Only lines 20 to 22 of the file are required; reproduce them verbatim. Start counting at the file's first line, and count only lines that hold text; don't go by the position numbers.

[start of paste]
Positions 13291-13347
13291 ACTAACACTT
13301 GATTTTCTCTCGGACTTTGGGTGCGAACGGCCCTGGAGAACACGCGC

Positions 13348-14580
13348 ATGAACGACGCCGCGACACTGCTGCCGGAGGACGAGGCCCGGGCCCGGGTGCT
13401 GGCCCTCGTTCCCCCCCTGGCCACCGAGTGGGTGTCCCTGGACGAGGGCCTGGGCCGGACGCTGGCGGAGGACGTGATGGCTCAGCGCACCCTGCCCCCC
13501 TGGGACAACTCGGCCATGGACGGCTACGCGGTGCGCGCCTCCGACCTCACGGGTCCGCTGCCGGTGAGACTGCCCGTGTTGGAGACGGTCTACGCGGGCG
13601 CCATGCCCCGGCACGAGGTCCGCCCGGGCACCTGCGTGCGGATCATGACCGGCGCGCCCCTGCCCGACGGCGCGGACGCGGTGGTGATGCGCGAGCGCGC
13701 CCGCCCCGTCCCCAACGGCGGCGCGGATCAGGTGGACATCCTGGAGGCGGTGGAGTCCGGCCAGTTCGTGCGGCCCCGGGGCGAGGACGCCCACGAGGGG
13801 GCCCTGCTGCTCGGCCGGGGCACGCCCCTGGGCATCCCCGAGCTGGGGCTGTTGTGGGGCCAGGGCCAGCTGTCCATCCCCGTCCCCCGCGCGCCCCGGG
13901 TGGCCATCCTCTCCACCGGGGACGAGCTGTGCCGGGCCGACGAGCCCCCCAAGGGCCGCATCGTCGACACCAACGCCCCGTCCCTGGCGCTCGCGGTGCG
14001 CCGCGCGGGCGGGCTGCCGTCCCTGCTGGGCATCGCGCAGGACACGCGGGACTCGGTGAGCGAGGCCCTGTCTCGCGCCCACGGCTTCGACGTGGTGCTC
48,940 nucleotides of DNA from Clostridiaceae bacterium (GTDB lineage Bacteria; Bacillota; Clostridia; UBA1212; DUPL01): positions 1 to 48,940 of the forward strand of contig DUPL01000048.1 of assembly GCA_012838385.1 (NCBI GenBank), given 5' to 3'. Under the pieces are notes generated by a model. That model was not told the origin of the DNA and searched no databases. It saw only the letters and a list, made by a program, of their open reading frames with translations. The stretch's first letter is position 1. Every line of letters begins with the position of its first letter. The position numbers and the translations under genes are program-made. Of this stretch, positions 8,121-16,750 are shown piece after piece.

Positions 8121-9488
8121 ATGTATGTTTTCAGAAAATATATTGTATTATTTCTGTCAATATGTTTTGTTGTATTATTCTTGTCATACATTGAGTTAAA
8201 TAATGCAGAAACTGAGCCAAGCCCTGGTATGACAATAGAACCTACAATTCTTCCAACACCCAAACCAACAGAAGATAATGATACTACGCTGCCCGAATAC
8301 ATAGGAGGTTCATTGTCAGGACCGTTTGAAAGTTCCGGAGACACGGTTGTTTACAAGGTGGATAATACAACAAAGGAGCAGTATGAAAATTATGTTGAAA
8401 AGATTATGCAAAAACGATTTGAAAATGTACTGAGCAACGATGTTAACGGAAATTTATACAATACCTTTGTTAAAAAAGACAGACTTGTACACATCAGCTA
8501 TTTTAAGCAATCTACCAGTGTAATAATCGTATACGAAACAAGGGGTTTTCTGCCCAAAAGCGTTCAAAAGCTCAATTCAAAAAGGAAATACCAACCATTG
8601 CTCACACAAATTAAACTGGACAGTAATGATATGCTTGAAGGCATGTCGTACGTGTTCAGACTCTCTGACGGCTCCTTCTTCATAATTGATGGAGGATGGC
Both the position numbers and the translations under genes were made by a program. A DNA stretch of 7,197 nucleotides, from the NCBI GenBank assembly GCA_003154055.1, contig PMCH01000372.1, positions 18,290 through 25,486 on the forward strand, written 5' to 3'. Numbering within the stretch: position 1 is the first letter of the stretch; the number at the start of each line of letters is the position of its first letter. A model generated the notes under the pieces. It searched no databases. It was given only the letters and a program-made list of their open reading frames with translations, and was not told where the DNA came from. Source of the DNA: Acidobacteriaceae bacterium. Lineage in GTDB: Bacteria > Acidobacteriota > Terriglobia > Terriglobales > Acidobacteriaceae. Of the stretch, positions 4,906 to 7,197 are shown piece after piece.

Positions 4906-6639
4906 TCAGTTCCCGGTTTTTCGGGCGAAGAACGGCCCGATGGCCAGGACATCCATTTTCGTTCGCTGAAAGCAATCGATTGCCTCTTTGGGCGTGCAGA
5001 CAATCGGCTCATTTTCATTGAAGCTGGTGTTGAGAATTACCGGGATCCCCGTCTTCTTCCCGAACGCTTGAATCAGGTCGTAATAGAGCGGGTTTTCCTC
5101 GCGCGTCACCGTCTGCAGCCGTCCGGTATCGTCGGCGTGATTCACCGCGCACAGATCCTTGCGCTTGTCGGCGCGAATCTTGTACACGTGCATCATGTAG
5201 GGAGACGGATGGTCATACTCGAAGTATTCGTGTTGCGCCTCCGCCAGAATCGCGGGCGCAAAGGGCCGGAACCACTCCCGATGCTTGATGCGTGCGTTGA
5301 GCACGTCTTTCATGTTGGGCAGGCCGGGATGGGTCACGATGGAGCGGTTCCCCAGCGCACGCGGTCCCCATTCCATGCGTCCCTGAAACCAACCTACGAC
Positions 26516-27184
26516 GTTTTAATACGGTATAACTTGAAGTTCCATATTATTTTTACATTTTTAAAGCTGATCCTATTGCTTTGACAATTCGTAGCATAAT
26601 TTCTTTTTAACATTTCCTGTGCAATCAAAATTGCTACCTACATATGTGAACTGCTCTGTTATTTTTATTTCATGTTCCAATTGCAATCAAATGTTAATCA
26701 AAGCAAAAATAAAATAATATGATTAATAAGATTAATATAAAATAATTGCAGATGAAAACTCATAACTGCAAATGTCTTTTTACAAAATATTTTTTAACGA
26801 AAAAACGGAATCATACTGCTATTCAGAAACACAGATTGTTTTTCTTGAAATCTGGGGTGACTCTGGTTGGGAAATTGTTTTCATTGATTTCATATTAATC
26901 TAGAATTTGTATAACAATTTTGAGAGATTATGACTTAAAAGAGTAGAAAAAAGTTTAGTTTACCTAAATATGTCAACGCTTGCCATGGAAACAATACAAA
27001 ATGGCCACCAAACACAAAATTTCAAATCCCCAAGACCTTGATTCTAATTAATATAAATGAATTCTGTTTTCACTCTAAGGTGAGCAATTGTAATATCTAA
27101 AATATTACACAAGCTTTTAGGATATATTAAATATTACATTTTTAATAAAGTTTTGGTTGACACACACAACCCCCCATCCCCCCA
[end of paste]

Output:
8601 CTCACACAAATTAAACTGGACAGTAATGATATGCTTGAAGGCATGTCGTACGTGTTCAGACTCTCTGACGGCTCCTTCTTCATAATTGATGGAGGATGGC
Both the position numbers and the translations under genes were made by a program. A DNA stretch of 7,197 nucleotides, from the NCBI GenBank assembly GCA_003154055.1, contig PMCH01000372.1, positions 18,290 through 25,486 on the forward strand, written 5' to 3'. Numbering within the stretch: position 1 is the first letter of the stretch; the number at the start of each line of letters is the position of its first letter. A model generated the notes under the pieces. It searched no databases. It was given only the letters and a program-made list of their open reading frames with translations, and was not told where the DNA came from. Source of the DNA: Acidobacteriaceae bacterium. Lineage in GTDB: Bacteria > Acidobacteriota > Terriglobia > Terriglobales > Acidobacteriaceae. Of the stretch, positions 4,906 to 7,197 are shown piece after piece.

Positions 4906-6639